Egyptian President Abdel-Fattah Al-Sisi met with Pope Francis in Vatican City during his first European tour on Monday and discussed the promotion of peace and stability in the Middle East and North Africa.
The meeting was the first between an Egyptian leader and the pope in eight years.
In a statement, the Vatican described the talks as “cordial” in which the pontiff stressed “the closeness and solidarity of the Church to all the people of Egypt during this period of political transition”.
Pope Francis expressed hope that Egypt’s constitutional safeguards on human rights and religious freedoms “may be strengthened”. The pope also told Al-Sisi he hoped “the path to inter-religious dialogue may continually be pursued”.
“It was reiterated that dialogue and negotiation are the only options to put an end to the conflicts and to the violence that endanger defenceless populations and cause the loss of human lives,” the Vatican said.
Hundreds of Egyptian supporters celebrated Al-Sisi’s visit in Rome’s city centre, where they danced draped in the national flag to music at a street party, holding up banners with the president’s face.
Al-Sisi’s four-day tour, which will also include a visit to France, is aimed at securing European investment in the Egyptian economy.
The president held talks with his Italian counterpart Giorgio Napolitano at the Quirinale Presidential Palace, on Monday.
Al-Sisi was accompanied by a high-profile delegation including the ministers of foreign affairs, trade and industry, investment, supply and internal trade.
The Egyptian-Italian talks further covered means of bolstering bilateral relations, especially in the economic, investment, transport, energy, industry and tourism fields.
Other areas of discussion included means of coordinating stances vis-a-vis regional and international issues of common interest, the Middle East peace process, the situation in Libya and Syria, and terrorism.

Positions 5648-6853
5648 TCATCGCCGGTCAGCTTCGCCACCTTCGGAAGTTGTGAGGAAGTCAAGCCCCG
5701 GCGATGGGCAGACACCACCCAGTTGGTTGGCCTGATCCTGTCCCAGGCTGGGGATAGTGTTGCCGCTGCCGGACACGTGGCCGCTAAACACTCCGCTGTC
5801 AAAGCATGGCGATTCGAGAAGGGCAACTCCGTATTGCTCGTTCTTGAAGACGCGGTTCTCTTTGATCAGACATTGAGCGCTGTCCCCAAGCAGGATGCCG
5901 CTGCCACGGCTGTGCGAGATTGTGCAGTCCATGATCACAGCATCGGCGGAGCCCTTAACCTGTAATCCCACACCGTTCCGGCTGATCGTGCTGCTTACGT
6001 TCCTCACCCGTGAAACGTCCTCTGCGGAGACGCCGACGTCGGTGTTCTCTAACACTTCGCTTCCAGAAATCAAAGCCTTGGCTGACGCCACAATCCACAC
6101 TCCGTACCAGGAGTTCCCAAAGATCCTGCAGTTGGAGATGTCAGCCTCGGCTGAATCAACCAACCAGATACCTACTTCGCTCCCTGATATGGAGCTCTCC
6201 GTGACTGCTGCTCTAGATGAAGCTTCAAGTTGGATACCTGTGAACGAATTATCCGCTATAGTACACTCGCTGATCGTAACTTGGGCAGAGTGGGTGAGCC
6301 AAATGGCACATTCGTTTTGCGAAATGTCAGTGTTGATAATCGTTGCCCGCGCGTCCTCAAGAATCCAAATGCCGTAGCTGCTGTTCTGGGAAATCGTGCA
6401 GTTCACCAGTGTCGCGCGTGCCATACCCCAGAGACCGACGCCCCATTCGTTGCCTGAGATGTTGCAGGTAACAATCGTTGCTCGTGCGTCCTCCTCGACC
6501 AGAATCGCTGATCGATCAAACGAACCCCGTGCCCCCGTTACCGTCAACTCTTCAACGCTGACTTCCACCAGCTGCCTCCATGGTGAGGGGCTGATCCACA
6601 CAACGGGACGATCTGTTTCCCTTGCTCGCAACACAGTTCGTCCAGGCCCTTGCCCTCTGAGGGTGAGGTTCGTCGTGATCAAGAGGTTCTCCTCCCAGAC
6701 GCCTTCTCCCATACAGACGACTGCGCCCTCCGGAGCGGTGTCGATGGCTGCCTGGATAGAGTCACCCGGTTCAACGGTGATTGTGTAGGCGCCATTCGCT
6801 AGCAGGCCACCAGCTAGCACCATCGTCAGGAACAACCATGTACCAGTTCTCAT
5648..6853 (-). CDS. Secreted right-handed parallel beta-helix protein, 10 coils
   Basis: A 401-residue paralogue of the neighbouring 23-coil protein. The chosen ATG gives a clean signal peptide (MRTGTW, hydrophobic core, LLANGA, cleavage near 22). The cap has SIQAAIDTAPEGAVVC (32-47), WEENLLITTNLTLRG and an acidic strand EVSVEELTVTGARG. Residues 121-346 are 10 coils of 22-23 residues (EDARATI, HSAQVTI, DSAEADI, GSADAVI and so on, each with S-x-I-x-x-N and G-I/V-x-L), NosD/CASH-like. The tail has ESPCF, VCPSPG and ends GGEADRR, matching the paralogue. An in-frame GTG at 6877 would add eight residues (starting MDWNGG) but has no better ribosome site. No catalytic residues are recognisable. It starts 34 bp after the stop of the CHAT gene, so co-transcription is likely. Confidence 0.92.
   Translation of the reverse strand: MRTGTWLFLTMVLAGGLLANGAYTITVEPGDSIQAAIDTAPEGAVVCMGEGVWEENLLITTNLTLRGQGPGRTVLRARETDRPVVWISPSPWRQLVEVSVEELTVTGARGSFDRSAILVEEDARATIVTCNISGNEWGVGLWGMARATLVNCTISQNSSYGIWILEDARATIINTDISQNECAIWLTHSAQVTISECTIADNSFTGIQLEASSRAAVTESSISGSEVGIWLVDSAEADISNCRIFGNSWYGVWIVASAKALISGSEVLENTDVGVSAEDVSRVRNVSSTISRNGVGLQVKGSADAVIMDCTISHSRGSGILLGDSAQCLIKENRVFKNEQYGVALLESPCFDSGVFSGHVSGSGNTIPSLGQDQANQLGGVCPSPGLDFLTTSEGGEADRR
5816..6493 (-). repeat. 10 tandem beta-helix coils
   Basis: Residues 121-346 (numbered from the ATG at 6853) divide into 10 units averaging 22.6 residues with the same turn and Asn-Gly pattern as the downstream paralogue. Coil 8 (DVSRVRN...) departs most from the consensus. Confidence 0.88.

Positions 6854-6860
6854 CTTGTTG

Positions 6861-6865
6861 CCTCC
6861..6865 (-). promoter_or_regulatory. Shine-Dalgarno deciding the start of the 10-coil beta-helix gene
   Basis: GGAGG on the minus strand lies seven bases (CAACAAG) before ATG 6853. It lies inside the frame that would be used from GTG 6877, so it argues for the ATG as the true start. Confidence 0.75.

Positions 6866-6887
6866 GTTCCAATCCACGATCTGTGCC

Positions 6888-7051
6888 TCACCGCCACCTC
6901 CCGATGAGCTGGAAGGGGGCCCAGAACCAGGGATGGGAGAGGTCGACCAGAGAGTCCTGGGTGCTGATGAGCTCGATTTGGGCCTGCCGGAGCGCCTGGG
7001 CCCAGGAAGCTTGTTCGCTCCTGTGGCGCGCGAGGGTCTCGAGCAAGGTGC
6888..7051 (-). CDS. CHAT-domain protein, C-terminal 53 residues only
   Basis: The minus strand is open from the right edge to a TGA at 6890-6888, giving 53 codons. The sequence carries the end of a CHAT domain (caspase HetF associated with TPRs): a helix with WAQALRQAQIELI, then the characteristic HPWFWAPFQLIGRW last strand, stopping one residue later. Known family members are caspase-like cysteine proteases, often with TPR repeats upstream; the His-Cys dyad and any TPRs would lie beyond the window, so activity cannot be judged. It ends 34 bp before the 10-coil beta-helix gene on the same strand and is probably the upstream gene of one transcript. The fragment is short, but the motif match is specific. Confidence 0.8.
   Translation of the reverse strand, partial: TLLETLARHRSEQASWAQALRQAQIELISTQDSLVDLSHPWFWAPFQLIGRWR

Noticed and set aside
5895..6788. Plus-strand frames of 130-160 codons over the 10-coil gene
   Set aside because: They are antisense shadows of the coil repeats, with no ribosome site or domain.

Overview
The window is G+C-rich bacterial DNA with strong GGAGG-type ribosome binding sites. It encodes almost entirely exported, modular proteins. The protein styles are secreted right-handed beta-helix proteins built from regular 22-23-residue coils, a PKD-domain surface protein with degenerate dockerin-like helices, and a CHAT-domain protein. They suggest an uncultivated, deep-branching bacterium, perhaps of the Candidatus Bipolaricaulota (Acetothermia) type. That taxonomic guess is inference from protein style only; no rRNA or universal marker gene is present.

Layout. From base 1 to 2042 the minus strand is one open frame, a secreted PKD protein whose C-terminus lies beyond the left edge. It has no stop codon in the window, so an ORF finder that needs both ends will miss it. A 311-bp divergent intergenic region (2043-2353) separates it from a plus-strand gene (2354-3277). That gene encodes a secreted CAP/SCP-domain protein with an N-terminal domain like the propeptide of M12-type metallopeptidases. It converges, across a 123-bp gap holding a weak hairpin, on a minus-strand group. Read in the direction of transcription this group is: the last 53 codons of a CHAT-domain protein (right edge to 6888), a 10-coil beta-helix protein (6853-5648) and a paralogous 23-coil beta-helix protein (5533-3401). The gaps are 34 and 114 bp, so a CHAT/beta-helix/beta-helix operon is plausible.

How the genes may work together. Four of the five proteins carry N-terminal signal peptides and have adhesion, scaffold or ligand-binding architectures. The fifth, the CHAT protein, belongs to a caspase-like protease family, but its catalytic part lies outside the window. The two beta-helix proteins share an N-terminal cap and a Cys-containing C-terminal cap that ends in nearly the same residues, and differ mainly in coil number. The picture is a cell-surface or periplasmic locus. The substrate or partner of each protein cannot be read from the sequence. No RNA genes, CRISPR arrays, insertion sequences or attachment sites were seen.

Meanwhile, Italian Prime Minister Matteo Renzi hailed Egypt as a “strategic partner” of Italy and Europe.
“Italy is absolutely convinced that the Mediterranean is not the frontier but the heart of Europe and Egypt must be considered a strategic partner in addressing together the problems of this area,” Renzi said. “The only way to avoid an escalation of [the problems is] through very strong cooperation between Egypt and Europe.”
Renzi announced he would be sending a major trade delegation to Cairo in February in an effort to boost the two countries’ economic ties and also said there would be annual high-level meetings to address issues of mutual concern.
Among these issues is the turmoil of Egypt’s neighbour Libya, which has contributed to a surge in the number of refugees arriving in Italy by boat.
Renzi also said international organisations had to be more sympathetic to Egypt’s plight in dealing with the spill over from the unstable countries surrounding it.
“We have had 150,000 refugees or asylum seekers arrive in Italy this year, which is a record number. But Egypt has five million at the moment. That needs to be said loudly.”
Al-Sisi echoed Renzi’s comments, making it clear he expected help rebuilding Egypt’s shattered economy in return for his country helping restore stability to the region and combat Islamic militancy.
“We expect a real reaction,” Al-Sisi said. “Real support from Europe for Egypt in the upcoming period.”